A large crowd of people gathers ahead of the Boston Free Speech Rally in Boston. REUTERS/Stephanie Keith

Participants in a “free speech” rally say they aren’t white nationalists, but claim there is a “war against whites” in America.

WOBURN, Mass. — Kyle Chapman was sitting in a dimly lit Irish pub about 20 minutes outside of Boston, where Saturday afternoon’s so-called “Free Speech Rally” had just been shut down by tens of thousands of counter-protesters.

“The white man is one of the most discriminated against people in this entire country right now,” he explained.

Chapman—a muscly right-wing organizer who went viral earlier this year after video footage showed him swinging a heavy wooden stick at liberal Berkley demonstrators—had been scheduled to speak at the rally on Boston Common. But organizers ended up pulling the plug early, he said, when the crowd of counter-protesters grew too large. After being escorted to safety by police, he and other attendees retired here to lick their (metaphorical) wounds.

“I was definitely concerned for my safety and the safety of the other attendees,” Chapman said. “The barricades [that police] set up were four-foot barricades and … there would have been no way to stop the alt-left domestic terrorists if they decided to attack us.”

There had, in fact, been a smattering of violent incidents in the midst of the sprawling protests outside the event—mostly egged on by the minority of “antifa” agitators in the crowd. Beyond that, police said the demonstrations were overwhelmingly peaceful: About 33 arrests had been made out of a crowd of 40,000. After last week’s white nationalist rally in Charlottesville, Virginia turned fatal, local police here had come prepared for the worst. But the scene in Boston was starkly different.

People spread out blankets on the grass and munched on snacks, cheering on the upbeat counter-protesters—who, by some estimates, outnumbered the free speech rally-goers by more than a thousand to one—as they marched down Charles Street. Some dressed up for the occasion: A middle-aged guy with a man bun sported a tank top with “Resistance” spelled out across his chest in glittery gold; a group of women wearing pointy black hats and matching veils silently roamed the Common carrying a sign announcing themselves as “Witches against white supremacy.” Protesters carried posters that read, “Not in my city,” and joined in periodic chants of, “Fuck the Nazis!”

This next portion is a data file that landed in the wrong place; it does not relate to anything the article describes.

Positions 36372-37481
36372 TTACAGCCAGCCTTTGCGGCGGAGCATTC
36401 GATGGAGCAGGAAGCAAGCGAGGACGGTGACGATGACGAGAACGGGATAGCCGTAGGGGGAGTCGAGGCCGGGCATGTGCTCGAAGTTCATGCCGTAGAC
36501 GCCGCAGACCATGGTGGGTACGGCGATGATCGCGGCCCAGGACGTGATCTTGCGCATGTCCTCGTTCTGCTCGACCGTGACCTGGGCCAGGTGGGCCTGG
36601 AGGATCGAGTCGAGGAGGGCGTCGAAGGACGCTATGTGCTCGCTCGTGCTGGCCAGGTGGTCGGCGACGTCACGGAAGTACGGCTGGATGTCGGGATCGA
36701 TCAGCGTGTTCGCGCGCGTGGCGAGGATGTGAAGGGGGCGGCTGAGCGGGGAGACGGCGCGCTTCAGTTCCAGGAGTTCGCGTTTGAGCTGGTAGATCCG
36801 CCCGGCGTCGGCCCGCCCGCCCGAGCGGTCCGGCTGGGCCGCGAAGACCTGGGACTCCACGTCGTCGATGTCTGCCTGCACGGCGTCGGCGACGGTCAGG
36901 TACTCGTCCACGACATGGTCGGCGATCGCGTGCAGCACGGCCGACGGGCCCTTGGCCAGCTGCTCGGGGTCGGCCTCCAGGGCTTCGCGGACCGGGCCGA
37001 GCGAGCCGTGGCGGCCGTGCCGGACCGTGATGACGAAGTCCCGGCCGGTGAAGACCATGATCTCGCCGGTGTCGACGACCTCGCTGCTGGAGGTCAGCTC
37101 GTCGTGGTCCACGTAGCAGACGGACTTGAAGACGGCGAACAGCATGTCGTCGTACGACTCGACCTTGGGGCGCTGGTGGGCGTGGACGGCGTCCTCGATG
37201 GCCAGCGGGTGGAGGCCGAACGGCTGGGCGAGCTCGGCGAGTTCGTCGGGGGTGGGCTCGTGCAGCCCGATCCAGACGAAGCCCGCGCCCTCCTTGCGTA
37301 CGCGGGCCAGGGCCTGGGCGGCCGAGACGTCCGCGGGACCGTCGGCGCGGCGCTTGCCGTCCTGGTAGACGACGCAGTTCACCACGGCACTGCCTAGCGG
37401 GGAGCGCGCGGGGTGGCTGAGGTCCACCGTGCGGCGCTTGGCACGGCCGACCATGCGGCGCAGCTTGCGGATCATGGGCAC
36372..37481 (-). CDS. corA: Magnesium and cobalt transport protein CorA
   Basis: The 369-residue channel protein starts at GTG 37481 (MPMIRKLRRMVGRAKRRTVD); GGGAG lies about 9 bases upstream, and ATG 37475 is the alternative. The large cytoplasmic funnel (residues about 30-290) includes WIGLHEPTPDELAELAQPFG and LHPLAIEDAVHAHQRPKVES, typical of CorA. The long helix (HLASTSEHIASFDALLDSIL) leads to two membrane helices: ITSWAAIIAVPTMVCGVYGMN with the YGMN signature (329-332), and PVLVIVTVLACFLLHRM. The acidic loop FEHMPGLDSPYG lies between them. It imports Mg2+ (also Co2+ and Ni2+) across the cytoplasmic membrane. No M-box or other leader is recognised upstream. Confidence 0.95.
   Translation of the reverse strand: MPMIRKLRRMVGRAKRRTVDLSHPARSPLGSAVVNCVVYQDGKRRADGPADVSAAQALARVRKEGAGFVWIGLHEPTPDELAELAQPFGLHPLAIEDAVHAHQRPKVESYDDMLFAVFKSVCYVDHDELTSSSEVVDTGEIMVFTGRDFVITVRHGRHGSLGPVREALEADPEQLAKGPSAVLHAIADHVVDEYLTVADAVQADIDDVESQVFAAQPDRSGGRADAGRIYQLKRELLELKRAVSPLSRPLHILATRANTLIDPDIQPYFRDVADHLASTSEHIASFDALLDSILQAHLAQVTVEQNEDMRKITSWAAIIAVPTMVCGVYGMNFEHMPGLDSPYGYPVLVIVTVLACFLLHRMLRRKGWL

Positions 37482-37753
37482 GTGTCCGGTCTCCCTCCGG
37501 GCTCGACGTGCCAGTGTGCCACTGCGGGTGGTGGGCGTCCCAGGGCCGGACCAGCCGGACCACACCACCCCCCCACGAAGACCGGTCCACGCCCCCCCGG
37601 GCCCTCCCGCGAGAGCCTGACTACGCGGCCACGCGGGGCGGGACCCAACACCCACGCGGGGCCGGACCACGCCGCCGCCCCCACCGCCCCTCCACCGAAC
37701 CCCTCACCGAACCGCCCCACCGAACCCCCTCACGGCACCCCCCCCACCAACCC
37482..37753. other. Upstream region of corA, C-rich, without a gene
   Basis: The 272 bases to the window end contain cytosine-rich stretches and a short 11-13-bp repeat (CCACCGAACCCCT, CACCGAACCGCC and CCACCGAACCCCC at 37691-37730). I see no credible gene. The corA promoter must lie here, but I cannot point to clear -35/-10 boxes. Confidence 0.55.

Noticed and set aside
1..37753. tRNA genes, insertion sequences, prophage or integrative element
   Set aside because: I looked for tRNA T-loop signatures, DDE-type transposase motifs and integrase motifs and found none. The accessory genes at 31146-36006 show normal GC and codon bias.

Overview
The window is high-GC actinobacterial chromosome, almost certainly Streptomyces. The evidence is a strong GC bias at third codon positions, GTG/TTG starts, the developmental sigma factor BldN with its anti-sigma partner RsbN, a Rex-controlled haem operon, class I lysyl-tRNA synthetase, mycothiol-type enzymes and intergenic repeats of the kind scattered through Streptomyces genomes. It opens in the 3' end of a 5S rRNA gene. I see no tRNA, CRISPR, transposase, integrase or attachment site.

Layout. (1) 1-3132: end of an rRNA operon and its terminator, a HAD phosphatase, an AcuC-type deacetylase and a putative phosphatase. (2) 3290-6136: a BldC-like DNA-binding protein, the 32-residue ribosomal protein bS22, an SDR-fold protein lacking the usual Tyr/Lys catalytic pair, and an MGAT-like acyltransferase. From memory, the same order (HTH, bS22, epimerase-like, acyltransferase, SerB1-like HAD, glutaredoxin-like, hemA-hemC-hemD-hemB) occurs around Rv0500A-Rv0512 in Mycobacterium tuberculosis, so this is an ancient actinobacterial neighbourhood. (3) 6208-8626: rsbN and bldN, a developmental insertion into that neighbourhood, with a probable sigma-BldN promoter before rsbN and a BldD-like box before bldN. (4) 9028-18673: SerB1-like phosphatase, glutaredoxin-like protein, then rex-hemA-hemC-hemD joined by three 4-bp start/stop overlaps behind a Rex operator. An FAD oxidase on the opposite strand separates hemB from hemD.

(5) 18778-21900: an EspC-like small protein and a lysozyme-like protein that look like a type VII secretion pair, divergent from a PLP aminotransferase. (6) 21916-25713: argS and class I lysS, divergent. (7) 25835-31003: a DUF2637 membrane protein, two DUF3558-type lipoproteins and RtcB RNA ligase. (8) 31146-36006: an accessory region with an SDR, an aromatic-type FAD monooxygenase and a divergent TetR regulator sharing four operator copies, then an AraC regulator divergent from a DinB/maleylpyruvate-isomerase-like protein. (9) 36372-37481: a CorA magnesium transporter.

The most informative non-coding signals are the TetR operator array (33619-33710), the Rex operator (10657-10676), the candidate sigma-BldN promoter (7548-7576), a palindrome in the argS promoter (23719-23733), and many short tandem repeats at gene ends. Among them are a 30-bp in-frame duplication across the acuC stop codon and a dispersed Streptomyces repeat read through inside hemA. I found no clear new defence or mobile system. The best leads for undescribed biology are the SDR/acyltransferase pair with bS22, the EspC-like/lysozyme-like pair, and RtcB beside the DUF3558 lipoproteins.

As with most large political demonstrations, the scene took on an absurdist quality at times. At one point, Black Lives Matter activists lit a flag on fire, prompting a tattooed onlooker in a Red Sox cap to launch into a profanity-laced rant about the lack of patriotism on display. A heated argument followed between him and a few other bystanders, which went on for several minutes before someone pulled the tattooed ranter aside and asked, “You know that was a Confederate flag, right?”

“It was a Confederate?”

“Yeah.”

He paused for a moment to process this information, and then smiled sheepishly. “Shhh,” he said, pressing a finger to his lips. He then returned to his argument.

Organizers were adamant in the days leading up to the Free Speech Rally that they were not supporting white nationalism, and disapproved of the beliefs that were showcased in Charlottesville. They said they would throw out anyone who showed up in neo-Nazi garb, or brought signs advocating for white supremacy.

At the same time, the small group that gathered on Boston Common clearly shared some ideological sympathies with the alt-right movement—a dynamic that could make it increasingly difficult to untangle the extremist racial elements from the broader American right.

Chapman, for example, told me he did not under any circumstances consider himself a white nationalist. “But I can tell you that there is a war against whites,” he said. “Whites are discriminated against en masse. I personally have been the victim of multiple hate crimes. As a people, we do have our own grievances, we do have our own story to tell.” Until it becomes safe to discuss that reality in mainstream political circles, he argued, victimized whites will continue to gravitate toward the alt-right.

Chapman says “free speech” is his primary concern, and added that it was the one reason libertarians like himself would come to the defense of Richard Spencer and his ilk. “I don’t really know them personally, and I don’t know if they’re bad people personally,” he said. But “they had the right to assemble and exercise their First Amendment rights in Charlottesville. And those rights were intentionally suppressed.”

Joe Biggs—a former InfoWars writer who was among the first proponents of the “Pizzagate” conspiracy theory that claimed a Clinton-linked pedophile ring was operating out of a Washington, D.C. pizzeria—was also among the scheduled speakers who didn’t get to deliver his remarks before the rally was shut down. He fumed that the mainstream media was to blame for perpetuating a false narrative that they were white supremacists. (“I think I’ve dated one white woman in my entire life,” he said in an attempt to demonstrate his lack of prejudice, noting that his wife is Guyanese.) But even if they were, he argued, the First Amendment would protect them. “Hate speech is allowed!” he said.

But Biggs’s free-speech zealotry wasn’t completely without limit. When I asked whether he considered Saturday’s massive gathering of counter-protesters a victory for free speech, he thought about it. He mused that if they were so offended by the rally, they could have just stayed away. And while he said he supported their right to stand outside and demonstrate their disapproval, the protesters had gone too far.

“When you sound like an angry, violent mob, you’ve lost the high ground,” he said, “and now you’re just scum.”

This post originally appeared on The Atlantic.

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